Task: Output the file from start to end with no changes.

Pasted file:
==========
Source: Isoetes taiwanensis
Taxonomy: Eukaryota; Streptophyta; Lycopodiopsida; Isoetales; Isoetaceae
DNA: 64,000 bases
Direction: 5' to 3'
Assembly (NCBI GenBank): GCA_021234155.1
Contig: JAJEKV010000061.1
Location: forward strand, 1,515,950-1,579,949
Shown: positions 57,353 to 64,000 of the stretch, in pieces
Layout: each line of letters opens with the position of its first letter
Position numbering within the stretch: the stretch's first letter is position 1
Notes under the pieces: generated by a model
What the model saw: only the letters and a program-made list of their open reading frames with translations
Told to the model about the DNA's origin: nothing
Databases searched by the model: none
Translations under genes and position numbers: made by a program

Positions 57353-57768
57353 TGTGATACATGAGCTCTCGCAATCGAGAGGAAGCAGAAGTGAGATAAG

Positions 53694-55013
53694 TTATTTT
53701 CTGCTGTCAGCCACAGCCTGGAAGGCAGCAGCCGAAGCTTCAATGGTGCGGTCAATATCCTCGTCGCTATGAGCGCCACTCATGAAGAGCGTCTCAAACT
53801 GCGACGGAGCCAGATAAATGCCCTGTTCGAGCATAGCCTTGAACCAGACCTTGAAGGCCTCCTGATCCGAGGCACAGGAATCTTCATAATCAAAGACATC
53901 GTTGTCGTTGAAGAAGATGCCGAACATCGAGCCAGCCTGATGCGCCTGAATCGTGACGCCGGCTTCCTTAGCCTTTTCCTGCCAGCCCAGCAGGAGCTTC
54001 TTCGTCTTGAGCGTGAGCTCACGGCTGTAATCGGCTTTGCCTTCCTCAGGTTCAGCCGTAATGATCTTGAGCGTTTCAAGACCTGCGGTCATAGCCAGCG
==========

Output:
Source: Isoetes taiwanensis
Taxonomy: Eukaryota; Streptophyta; Lycopodiopsida; Isoetales; Isoetaceae
DNA: 64,000 bases
Direction: 5' to 3'
Assembly (NCBI GenBank): GCA_021234155.1
Contig: JAJEKV010000061.1
Location: forward strand, 1,515,950-1,579,949
Shown: positions 57,353 to 64,000 of the stretch, in pieces
Layout: each line of letters opens with the position of its first letter
Position numbering within the stretch: the stretch's first letter is position 1
Notes under the pieces: generated by a model
What the model saw: only the letters and a program-made list of their open reading frames with translations
Told to the model about the DNA's origin: nothing
Databases searched by the model: none
Translations under genes and position numbers: made by a program

Positions 57353-57768
57353 TGTGATACATGAGCTCTCGCAATCGAGAGGAAGCAGAAGTGAGATAAG

Positions 53694-55013
53694 TTATTTT
53701 CTGCTGTCAGCCACAGCCTGGAAGGCAGCAGCCGAAGCTTCAATGGTGCGGTCAATATCCTCGTCGCTATGAGCGCCACTCATGAAGAGCGTCTCAAACT
53801 GCGACGGAGCCAGATAAATGCCCTGTTCGAGCATAGCCTTGAACCAGACCTTGAAGGCCTCCTGATCCGAGGCACAGGAATCTTCATAATCAAAGACATC
53901 GTTGTCGTTGAAGAAGATGCCGAACATCGAGCCAGCCTGATGCGCCTGAATCGTGACGCCGGCTTCCTTAGCCTTTTCCTGCCAGCCCAGCAGGAGCTTC
54001 TTCGTCTTGAGCGTGAGCTCACGGCTGTAATCGGCTTTGCCTTCCTCAGGTTCAGCCGTAATGATCTTGAGCGTTTCAAGACCTGCGGTCATAGCCAGCG